- Batavia's Graveyard. Mike Dash. $29.95. When the Dutch East Indiaman Batavia struck an uncharted reef off the new continent of Australia on her maiden voyage in 1629, 332 men, women and children were on board. While some headed off in a lifeboat to seek help, 250 of the survivors ended up on a tiny coral island less than half a mile long. A band of mutineers, whose motives were almost beyond comprehension, then started on a cold-blooded killing spree, leaving fewer than 80 people alive when the rescue boat arrived three months later. Batavia’s Graveyard tells this strange story as a gripping narrative structured around three strong principal characters: Francisco Pelsaert, the cultivated but weak-willed captain; Jeronimus Cornelisz, a sinister apothecary with a terrifying personal philosophy influenced by Rosicrucianism who set himself up as the ruler of the island; and Wiebbe Hayes, the only survivor with the courage to fight Jeronimus's band. The background to these events, including the story of the Dutch East India Company, and the discovery of Australia, is richly drawn. The true story of the mead heretic who led history's bloodiest mutiny. 446pp. First published in 2002.
- Into the Blue. $35.00. Tony Horwitz. Captain James Cook's three voyages in the eighteenth century were the last great voyages of discovery. Horwitz vividly recounts these voyages and exotic scenes he encountered, as well as exploring the man himself. From poor farm boy to the greatest navigator in history. First published in 2000, this edition 2003.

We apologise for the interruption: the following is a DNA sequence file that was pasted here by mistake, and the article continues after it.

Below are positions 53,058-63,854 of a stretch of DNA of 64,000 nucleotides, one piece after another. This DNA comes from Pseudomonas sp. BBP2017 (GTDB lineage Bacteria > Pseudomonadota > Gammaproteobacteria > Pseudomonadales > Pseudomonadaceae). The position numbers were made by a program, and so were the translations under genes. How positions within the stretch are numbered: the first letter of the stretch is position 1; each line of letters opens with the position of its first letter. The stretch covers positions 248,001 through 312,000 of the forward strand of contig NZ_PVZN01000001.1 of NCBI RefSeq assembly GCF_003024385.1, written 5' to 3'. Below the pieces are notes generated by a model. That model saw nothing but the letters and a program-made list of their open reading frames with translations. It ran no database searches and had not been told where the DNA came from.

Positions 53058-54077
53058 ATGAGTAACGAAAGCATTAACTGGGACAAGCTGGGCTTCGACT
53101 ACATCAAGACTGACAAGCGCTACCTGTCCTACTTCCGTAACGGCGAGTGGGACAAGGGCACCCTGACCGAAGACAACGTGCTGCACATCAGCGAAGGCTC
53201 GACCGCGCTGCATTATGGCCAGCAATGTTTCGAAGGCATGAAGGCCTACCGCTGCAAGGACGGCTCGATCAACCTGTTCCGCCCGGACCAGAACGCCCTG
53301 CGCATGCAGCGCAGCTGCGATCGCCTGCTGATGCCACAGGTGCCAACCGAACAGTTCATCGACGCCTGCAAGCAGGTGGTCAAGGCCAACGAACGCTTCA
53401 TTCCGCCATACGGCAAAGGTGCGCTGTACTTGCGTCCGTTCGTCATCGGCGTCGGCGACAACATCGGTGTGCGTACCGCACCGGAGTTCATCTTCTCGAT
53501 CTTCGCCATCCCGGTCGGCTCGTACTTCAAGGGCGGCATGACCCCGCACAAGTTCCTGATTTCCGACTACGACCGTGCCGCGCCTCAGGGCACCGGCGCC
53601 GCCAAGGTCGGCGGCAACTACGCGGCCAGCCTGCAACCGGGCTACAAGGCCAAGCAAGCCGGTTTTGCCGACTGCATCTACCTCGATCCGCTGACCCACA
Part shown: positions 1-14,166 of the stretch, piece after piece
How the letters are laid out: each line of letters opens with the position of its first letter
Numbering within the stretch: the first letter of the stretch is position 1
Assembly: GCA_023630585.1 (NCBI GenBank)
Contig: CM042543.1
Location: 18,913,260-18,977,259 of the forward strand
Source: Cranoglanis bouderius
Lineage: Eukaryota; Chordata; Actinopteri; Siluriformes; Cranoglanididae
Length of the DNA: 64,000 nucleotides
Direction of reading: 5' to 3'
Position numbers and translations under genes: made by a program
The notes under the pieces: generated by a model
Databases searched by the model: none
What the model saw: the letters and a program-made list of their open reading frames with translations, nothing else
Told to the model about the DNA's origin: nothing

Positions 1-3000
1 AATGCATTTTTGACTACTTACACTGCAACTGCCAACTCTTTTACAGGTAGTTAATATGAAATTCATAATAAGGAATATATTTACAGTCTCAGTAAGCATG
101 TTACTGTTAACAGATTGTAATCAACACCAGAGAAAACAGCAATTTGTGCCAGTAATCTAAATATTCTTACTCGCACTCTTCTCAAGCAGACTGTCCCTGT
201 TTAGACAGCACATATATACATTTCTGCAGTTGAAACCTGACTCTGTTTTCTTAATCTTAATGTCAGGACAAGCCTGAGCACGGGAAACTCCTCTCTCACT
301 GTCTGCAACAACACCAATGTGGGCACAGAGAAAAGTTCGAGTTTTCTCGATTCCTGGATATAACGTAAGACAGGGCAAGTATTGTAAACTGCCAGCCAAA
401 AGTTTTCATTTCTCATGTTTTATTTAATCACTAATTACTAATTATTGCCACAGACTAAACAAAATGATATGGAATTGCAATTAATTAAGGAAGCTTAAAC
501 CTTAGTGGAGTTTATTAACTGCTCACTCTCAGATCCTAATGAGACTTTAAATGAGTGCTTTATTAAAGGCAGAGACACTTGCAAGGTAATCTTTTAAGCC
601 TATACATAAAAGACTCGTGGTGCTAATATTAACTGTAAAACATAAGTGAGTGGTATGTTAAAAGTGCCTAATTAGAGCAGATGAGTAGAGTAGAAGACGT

- C.Y. O'Connor - His Life & Legacy. $29.95. Tony Evans. O'Connor's life was both a triumph and a tragedy. He pulled himself up from disadvantaged beginnings in a famine torn Ireland to become a master of his profession, inspired and inspiring to others. By his own energy, probity, vision and application, it could be written of him at his death that no engineer had done more than he for the colony. The fame of his great works, particularly the Goldfields pipeline scheme which brought water 560 Km to the Eastern Goldfields of Western Australia, had almost been matched by that of his enigmatic death.
A Note on Postage
We have no complaints about the service we receive from Australia Post. For the volume of parcels we send, very few go missing and even these usually turn up, eventually. However, Aust Post has seen fit to change the way our parcels are sent and our postage charges. While this means a better tracking service for our customers, it is a lot more work on our part and the postage charges have increased significantly. It is hard not to feel disheartened and that this is just one more handicap for small businesses, especially those in rural areas. I’m just astounded that we can get a parcel from China for $2.00 but have nothing even comparable here. We have always tried to be as open as possible about our postage rates. There is nothing worse than getting to the end of an online order and discovering that the freight is more than the item purchased. We haven’t made any final decisions on whether we will need to increase our prices yet, that discussion will happen when we get back in September.